Step 3: Spread The Granules

The next thing that you’ll do is spread the granules smoothly and evenly across the plastic. You’ll want to make sure that you do this in one quick and even application so that you don’t have any piles or clumps of the stuff anywhere.

While you’re doing this, you should be wearing the gloves that you put on earlier. You don’t want to get any of this stuff on your skin or in your eyes. If you do, then you should immediately take a bath using a heavy duty cleanser like Fels-Naptha or a similar product in order to get it off.

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Ideally, you should only be inhaling the dust and not getting it under your nails at all. You’ll probably still be able to smell it on your hands after applying it, but don’t worry about that.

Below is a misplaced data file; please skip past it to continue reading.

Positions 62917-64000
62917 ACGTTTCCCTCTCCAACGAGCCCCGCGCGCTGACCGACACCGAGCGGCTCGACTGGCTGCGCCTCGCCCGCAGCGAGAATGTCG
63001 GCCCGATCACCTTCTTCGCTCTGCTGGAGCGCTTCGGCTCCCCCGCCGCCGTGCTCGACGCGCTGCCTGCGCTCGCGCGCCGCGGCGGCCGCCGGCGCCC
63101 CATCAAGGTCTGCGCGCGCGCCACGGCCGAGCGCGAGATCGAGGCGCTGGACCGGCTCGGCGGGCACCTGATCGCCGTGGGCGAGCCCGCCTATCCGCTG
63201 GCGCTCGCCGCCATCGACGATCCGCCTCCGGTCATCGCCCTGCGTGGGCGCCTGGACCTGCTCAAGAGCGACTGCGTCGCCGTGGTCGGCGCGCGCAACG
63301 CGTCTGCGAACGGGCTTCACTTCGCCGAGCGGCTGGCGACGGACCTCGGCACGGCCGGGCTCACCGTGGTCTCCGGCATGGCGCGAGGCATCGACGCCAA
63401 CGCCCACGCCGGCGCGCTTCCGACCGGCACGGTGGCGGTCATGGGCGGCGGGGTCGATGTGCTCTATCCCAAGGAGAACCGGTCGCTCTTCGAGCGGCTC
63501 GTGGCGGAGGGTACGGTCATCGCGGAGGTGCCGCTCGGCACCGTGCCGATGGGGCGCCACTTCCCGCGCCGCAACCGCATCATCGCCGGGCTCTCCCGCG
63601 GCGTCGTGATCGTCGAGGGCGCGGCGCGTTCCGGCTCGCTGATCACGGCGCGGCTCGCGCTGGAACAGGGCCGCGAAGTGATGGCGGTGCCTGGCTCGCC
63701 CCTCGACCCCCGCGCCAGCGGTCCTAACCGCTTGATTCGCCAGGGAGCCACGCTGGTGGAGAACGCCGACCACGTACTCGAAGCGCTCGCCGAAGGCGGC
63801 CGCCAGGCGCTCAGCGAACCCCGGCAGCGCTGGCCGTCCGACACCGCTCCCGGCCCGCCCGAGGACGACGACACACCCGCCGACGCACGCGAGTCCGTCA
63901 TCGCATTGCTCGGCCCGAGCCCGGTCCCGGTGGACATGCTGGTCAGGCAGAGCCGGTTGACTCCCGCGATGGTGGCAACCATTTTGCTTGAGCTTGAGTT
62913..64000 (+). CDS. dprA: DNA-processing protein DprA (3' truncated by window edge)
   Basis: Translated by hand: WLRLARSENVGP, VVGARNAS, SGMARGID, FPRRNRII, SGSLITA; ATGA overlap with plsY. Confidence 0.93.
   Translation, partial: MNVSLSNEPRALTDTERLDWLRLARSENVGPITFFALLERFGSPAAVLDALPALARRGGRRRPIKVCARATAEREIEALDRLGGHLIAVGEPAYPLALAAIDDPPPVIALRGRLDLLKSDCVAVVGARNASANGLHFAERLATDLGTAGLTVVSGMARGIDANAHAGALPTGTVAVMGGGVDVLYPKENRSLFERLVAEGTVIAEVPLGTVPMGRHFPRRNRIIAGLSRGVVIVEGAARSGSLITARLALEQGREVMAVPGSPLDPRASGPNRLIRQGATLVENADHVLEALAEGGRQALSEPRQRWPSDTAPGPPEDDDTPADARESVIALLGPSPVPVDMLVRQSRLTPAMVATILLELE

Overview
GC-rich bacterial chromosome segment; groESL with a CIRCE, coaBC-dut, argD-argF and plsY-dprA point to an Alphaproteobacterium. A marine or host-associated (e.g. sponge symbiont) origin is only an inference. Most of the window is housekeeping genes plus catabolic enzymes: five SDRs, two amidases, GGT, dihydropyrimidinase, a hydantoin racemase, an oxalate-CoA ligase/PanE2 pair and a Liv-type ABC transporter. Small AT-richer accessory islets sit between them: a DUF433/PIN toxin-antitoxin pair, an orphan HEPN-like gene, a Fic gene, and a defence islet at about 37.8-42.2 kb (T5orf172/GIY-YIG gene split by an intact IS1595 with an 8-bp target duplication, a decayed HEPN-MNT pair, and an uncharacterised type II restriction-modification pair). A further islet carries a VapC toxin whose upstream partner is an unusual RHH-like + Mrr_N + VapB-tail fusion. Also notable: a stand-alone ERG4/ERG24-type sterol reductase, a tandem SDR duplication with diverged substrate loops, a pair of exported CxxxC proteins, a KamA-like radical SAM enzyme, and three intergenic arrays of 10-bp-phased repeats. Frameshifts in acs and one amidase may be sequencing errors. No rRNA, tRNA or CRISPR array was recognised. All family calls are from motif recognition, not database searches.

Step 4: Spread The Liquid

After you’ve spread the granules, take the spray bottle of liquid and begin misting it over the granules that you’ve spread out on the plastic sheet. If you hold the bottle too vertical, then you’ll just end up with liquid going down into the granules and you really don’t want to do that. You want to lightly moisten them but NOT submerge them.

This will take a few layers of misting before the granules begin to become glossy and pliable. By pliable, I mean that you can shape them into little mounds or troughs if you want. Think of those old-fashioned salt containers that had a little holder that stuck up out of the middle of the lid.

The granules will also be kind of slippery at this point so be careful where you walk. You don’t want to slip and fall on your face and get this stuff on it.

While you’re applying the liquid and misting the granules over, you’ll also want to be turning the sheet over onto itself so that the liquid is applied evenly across its surface. You’ll need to do this several times and flip it over several times as well.

While you’re doing this, make sure that you’re not getting any on your clothing because it can stain things.

Step 5: Let It Soak In